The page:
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The ebb and flow of fundraising events in Pickens County

By Dan Pool
Editor
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    Saturday night’s chamber of commerce Auto-Raffle at Rocco’s was unusual and not just because I happened to win one of the cash prizes.
    It is an anomaly in this county for an event to run into trouble because it proved to be too popular, too well attended.
    The chamber of commerce has held an annual auto-raffle for years. It used to be called  “the truck giveaway” because the grand prize was always a truck.
    It had been at the chamber building every year before and was well-enough attended; good crowds but nothing that swamped the hosts like Saturday. After moving it to Rocco’s this year, it seemed everyone wanted to attend.
    Right now two different groups of people reading this are gnashing their teeth.
    Those who had many-hour waits for food and nowhere to sit due to the unexpected doubling of attendance are fuming again. The organizers of most every other event held in Pickens County are also mumbling words we can’t print.
    Overcrowded? Not enough food? Not enough space? Too many people trying to get in? It’s as rare as winter parkas at the July 4th  to hear these complaints about a local event.
    The reverse is the norm: Event organizers left befuddled and broke because more people didn’t show up.
    The bluegrass festival this spring was the most recent victim of a fickle public. Organizers from veteran groups put in a lot of time and effort and money only to see very few local bodies show up. Music festivals have particularly borne the indifference of the area population. Concert events appear to do well in other locales but for some unknown (at least to us) reason, don’t catch more than scintilla of public interest here.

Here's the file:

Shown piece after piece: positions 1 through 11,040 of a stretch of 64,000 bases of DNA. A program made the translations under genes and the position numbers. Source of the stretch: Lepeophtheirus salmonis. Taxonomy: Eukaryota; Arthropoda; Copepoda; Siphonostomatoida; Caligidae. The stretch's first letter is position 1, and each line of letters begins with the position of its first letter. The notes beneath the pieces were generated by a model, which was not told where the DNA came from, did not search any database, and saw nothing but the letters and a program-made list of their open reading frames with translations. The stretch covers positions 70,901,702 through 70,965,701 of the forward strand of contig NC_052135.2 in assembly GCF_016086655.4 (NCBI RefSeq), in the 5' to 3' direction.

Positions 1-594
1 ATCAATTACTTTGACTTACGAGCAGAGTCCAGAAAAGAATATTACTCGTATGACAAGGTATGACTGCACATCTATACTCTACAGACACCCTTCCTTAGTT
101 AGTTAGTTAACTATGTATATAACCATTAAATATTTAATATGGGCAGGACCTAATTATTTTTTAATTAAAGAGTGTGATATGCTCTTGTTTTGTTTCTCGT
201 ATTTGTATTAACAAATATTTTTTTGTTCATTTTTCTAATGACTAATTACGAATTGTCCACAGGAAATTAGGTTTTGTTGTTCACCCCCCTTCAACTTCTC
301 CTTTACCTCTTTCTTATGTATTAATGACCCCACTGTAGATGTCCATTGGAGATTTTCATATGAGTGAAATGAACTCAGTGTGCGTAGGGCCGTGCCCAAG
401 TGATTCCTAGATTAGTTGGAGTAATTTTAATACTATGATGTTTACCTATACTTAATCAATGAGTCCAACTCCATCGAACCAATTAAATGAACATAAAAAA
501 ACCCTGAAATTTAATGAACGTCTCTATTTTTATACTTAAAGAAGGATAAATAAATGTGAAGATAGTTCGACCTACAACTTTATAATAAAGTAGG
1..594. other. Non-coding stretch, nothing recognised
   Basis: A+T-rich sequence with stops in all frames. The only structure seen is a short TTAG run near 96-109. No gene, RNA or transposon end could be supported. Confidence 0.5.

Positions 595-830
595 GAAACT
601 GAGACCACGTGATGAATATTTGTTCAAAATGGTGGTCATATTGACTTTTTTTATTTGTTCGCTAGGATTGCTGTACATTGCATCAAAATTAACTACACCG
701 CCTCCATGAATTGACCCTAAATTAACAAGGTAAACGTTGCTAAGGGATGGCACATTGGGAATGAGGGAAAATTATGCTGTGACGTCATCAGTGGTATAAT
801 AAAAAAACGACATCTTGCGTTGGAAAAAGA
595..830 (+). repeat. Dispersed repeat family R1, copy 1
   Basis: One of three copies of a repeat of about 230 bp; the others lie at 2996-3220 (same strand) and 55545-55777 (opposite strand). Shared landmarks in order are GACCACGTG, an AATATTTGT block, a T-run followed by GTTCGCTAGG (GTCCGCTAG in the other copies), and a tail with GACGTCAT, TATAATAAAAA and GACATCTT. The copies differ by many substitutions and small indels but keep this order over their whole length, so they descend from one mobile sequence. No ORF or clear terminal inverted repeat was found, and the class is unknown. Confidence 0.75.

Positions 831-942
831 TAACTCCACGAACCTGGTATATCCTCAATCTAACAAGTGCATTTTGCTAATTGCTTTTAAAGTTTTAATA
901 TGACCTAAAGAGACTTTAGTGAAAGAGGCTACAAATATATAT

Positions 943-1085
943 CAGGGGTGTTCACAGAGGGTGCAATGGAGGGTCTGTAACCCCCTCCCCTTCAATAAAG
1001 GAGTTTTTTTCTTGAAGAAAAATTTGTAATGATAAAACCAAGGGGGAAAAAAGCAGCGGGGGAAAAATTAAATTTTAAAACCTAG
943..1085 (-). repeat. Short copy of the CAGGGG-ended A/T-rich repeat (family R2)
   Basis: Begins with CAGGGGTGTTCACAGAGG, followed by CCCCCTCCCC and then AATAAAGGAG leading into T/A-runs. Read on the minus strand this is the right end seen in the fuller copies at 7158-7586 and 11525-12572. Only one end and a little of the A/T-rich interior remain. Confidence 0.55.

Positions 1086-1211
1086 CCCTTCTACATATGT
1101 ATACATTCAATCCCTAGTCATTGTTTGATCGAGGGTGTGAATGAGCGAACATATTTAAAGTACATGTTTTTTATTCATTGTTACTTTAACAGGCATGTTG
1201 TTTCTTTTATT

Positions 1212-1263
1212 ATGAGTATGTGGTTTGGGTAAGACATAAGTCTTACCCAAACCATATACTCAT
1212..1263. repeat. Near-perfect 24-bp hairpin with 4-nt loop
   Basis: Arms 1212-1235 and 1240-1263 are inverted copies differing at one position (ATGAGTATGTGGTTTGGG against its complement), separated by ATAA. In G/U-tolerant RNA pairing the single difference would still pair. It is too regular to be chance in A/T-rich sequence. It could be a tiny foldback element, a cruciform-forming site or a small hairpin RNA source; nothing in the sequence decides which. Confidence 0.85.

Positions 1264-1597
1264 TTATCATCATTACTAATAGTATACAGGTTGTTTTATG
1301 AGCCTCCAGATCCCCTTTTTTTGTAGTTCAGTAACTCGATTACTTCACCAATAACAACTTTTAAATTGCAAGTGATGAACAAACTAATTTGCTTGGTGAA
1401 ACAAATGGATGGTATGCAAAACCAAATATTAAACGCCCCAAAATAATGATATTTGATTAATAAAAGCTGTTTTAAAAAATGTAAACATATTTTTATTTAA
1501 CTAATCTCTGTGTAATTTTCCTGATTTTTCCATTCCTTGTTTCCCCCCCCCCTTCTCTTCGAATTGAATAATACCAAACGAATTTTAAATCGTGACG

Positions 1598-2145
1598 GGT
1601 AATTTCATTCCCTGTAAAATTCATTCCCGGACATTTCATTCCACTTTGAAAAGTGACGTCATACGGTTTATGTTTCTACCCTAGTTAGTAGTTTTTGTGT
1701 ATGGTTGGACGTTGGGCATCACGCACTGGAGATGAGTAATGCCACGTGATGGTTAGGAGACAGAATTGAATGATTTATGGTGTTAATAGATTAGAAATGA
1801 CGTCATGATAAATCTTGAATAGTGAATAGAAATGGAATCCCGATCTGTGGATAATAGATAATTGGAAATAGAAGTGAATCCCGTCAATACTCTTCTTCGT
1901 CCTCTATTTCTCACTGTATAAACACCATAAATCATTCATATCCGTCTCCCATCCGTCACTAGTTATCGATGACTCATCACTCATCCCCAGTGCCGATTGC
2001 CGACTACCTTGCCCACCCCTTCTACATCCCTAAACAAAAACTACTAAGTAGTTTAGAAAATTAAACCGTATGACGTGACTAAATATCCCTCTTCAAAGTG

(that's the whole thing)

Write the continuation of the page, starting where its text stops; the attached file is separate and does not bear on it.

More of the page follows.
And it’s not just a festival setting, consider that the sprawling empty space beside the courthouse was briefly the Sidebar, where owners poured in a fortune to establish it as a blues club. Didn’t work. The chamber has in several years tried to host some kind of concert in connection with the Marble Festival. Didn’t work a decade ago with country music and didn’t work more recently with bluegrass.
    Visual arts have found an equally tough row to hoe attracting support. Most tellingly, Sharptop Arts Association shut down after several appeals for support went unheeded. And this followed the demise of ArtFest which never gained a foothold despite showing a lot of potential in the second and final year. The Marble Festival has also dropped the fine arts portion of the weekend as it  produced mainly shrugs from festival goers.
    Outside the arts, the recent public safety day in Nelson  drew mostly presenters, not visitors.     The roster of events that don’t get off the ground could go on and on. And our aim in presenting the failures is to be sure other groups out there are aware how tough the environment can be. Too many times we have heard stories like one from  a principal a few years back who told us they were literally going to have to hold a fundraiser to cover losses from an earlier fundraising disaster.
    We hope someone proves us wrong by putting on a successful music or art festival here. We’d like to see it. We’d support it. But we feel it’s our duty to let various fundraising chairmen know the difficulty in getting a new event up and running.
    The chamber event Saturday and JeepFest, not to mention the Dairy Queen reopening, all demonstrate people here will come out but only if the event catches their interest. Anyone who thinks they can hire a couple of good bands and pack a field had probably better do some refiguring.
    Secondly, we’d encourage the public to be a little more willing to make time for events. Part of going to the bluegrass festival earlier this year was because you liked the music, but part (the biggest part) should have been to support the local veterans raising money for their needs.
    Next time you see a group putting a lot of work into a festival, concert or other fundraiser, show them a little support. It’s what a community is all about.